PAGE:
Writer/Artist: Danusia Schejbal
Writer/Artist: Andrzej Klimowski
Release Date: 26th March, 2015
Behind the Curtain, the latest release from London-based publisher SelfMadeHero, tells the story of Danusia Schejbal and Andrzej Klimowski, a pair of young newlywed art students who made the bold, unconventional decision to move from West to East back in the 1970’s, choosing to live, work and study in Poland at a time of great social unrest and upheaval for the country.
An impressively balanced blend of politics, art and human interest, this autobiographical account of Andrzej and Danusia’s life proves to be intriguing from the very first page, and while a significant amount of the book deals with the minutiae of their relationship, the cultural backdrop of the story adds some much-needed emphasis to some of the otherwise innocuous events.
That said, the biographical style actually works against the book in places, with the lack of any real narrative for the most part occasionally hindering the reading experience. Sometimes it’s difficult to ascertain whether a particular event or moment is being included due to some greater significance, or simply to add flavour. Thankfully however, once the book reaches its midway point things start to pick up significantly, with the events starting to take on more of a flow, and Andrzej’ increasingly vivid daydreams framing the story in a whole new light.
As the book nears its conclusion, the drama is ramped up considerably. With the trade unions stirring up increasing civil unrest, the food shortages reaching a critical point, and – finally – tanks and soldiers appearing on the streets as martial law is declared, it’s difficult not to find yourself drawn into Andrzej’ struggle and anxiety as he desperately tries to get home to his heavily pregnant wife.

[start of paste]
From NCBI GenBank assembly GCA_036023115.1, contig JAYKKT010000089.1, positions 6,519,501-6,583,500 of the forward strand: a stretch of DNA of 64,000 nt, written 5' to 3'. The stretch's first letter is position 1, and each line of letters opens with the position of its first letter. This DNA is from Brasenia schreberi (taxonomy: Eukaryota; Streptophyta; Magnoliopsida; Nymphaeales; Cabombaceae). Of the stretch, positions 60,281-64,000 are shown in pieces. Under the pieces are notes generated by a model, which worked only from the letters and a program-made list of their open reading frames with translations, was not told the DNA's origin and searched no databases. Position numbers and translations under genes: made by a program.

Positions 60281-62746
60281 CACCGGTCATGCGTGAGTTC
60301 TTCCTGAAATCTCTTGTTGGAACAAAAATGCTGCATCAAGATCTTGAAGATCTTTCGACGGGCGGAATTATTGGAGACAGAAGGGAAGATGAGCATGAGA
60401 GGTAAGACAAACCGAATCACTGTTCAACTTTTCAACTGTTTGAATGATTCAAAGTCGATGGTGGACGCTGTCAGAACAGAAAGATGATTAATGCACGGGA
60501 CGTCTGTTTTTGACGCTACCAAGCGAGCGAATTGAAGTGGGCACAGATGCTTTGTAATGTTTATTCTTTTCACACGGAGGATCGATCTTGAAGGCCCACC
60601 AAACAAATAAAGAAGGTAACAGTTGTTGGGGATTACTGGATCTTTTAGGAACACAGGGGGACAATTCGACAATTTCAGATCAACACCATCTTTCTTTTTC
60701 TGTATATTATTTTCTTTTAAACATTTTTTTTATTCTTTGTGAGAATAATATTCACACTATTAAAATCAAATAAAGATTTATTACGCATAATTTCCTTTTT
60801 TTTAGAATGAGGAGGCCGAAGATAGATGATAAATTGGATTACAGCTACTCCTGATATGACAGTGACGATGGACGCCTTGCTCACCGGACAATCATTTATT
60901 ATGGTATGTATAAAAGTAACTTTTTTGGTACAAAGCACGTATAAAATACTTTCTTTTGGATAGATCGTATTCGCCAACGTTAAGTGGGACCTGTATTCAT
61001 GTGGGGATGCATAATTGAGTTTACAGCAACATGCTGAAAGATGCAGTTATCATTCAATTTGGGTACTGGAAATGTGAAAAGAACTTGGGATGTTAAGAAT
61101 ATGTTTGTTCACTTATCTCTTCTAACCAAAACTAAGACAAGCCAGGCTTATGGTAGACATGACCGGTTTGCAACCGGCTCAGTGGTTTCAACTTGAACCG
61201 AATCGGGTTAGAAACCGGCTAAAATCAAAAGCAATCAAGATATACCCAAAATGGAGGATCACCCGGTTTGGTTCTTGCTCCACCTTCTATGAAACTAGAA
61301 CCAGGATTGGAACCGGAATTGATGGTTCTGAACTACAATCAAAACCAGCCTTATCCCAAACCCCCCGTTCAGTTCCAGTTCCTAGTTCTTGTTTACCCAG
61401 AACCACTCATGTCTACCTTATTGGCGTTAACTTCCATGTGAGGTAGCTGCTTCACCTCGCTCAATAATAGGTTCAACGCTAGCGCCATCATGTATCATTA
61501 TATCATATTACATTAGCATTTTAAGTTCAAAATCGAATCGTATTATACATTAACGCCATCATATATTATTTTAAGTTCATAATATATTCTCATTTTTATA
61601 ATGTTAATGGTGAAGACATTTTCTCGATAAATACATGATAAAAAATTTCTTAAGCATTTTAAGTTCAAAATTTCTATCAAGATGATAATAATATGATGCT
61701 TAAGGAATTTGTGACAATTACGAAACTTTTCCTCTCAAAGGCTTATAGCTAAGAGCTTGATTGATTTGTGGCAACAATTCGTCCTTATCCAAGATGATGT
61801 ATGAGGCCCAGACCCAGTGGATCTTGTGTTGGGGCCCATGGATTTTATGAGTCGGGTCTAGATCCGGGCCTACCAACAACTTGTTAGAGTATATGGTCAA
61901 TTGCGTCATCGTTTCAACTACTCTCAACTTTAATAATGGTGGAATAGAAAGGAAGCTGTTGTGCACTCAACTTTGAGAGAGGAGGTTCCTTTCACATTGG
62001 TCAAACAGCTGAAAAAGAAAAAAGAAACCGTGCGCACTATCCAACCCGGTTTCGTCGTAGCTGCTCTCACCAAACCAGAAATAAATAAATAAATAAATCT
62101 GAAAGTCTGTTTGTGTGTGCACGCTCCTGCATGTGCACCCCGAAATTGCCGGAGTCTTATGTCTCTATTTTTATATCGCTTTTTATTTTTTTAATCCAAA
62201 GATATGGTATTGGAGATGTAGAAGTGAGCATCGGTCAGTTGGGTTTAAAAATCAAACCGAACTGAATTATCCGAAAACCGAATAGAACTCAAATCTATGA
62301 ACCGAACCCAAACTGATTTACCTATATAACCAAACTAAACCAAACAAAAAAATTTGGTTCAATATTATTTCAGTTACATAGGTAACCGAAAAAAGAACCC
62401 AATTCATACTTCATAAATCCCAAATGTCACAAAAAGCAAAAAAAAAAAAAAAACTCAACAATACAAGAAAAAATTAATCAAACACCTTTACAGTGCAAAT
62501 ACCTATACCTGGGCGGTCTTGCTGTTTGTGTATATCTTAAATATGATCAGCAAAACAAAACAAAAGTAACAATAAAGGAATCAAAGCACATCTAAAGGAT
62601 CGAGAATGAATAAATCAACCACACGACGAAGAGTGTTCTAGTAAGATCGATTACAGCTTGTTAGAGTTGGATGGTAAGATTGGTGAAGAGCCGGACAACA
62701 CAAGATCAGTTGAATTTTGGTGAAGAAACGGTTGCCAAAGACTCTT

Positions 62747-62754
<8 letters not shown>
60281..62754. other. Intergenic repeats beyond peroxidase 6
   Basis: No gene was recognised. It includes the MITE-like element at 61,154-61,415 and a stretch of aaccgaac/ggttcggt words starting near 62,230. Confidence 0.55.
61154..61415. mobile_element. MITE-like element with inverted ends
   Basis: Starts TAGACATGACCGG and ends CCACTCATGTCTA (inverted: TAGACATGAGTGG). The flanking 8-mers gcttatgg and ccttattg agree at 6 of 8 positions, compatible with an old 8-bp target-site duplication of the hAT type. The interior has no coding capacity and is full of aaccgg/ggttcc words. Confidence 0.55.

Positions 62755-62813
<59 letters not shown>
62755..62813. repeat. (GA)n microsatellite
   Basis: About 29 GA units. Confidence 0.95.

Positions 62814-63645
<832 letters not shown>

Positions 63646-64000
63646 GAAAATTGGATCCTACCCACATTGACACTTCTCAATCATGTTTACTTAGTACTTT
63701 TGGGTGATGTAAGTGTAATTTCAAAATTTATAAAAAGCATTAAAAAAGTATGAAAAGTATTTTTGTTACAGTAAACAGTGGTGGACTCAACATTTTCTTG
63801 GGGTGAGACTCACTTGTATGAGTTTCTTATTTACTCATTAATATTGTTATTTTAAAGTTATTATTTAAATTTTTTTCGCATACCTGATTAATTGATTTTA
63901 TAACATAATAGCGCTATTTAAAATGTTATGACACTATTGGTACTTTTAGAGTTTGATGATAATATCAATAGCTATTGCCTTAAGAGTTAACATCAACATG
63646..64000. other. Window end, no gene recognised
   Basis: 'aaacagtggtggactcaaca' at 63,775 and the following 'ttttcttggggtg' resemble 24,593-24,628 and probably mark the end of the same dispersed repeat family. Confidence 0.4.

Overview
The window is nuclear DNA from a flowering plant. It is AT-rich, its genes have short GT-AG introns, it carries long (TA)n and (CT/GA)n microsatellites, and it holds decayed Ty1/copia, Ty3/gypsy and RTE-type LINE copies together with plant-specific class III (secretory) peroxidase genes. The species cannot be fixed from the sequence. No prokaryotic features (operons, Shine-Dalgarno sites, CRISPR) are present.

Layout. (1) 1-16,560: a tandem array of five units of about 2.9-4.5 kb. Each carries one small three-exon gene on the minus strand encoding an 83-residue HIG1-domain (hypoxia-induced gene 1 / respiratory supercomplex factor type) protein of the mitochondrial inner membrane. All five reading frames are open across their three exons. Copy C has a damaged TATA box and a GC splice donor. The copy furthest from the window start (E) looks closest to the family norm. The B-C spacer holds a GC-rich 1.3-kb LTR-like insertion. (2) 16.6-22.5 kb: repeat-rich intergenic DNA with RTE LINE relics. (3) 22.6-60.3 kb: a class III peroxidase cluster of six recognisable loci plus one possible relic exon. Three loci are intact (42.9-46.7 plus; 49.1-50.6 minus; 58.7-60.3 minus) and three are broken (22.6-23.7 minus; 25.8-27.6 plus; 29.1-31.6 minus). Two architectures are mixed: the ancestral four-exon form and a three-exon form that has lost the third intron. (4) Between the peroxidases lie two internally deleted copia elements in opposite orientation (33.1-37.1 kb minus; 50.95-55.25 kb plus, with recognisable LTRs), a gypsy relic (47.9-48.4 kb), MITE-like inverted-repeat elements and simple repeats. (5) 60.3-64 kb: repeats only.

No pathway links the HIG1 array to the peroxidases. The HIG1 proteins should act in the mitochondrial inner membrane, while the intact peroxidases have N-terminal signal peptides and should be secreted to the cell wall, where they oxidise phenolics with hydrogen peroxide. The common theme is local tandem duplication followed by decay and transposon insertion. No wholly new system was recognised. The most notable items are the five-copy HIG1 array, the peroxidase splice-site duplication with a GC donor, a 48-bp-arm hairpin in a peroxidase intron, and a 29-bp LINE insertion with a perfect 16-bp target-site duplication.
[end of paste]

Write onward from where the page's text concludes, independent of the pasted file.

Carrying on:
The artwork itself is somewhat sketchy, and comes across as fairly uneven in places. Certain panels are picked out for closer inspection and increased detail, but the majority is undeniably basic – although still expressive in its own way. The dialogue also comes across as occasionally uneven, stilted almost, and can feel a little exposition-heavy at times rather than flowing naturally. There are certainly some choice moments, particularly during some of Danusia and Andrzej’ more humorous observations and conversations that provide us with a better understanding of their relationship, but a significant amount of the explanation of the ‘bigger picture’ tends to feel a little clunky.
Overall however, while the execution can be a little rough around the edges at times, Behind The Curtain still provides a thought-provoking look at a truly unique couple who remain utterly devoted to their sense of artistic expression, even as the country they live in goes through one of the most turbulent times in its history. Fans of politics, art, history or good old-fashioned human drama are likely to find something to enjoy here, and while it never allows itself to veer too far towards melodrama, the story of Danusia Schejbal and Andrzej Klimowski still makes for an utterly intriguing read.